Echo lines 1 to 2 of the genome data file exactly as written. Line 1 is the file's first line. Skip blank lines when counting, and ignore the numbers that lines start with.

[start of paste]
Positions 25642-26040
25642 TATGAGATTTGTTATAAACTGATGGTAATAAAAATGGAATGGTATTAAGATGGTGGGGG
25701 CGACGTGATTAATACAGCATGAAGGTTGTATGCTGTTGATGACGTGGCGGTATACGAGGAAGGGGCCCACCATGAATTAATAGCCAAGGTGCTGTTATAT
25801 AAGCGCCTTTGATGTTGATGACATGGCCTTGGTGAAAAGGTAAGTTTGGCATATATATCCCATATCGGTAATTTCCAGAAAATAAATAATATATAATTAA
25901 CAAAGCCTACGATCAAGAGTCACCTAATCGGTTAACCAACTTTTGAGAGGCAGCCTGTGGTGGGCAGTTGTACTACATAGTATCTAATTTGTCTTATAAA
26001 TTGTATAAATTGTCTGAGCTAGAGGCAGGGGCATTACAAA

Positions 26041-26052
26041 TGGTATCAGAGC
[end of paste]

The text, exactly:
Positions 25642-26040
25642 TATGAGATTTGTTATAAACTGATGGTAATAAAAATGGAATGGTATTAAGATGGTGGGGG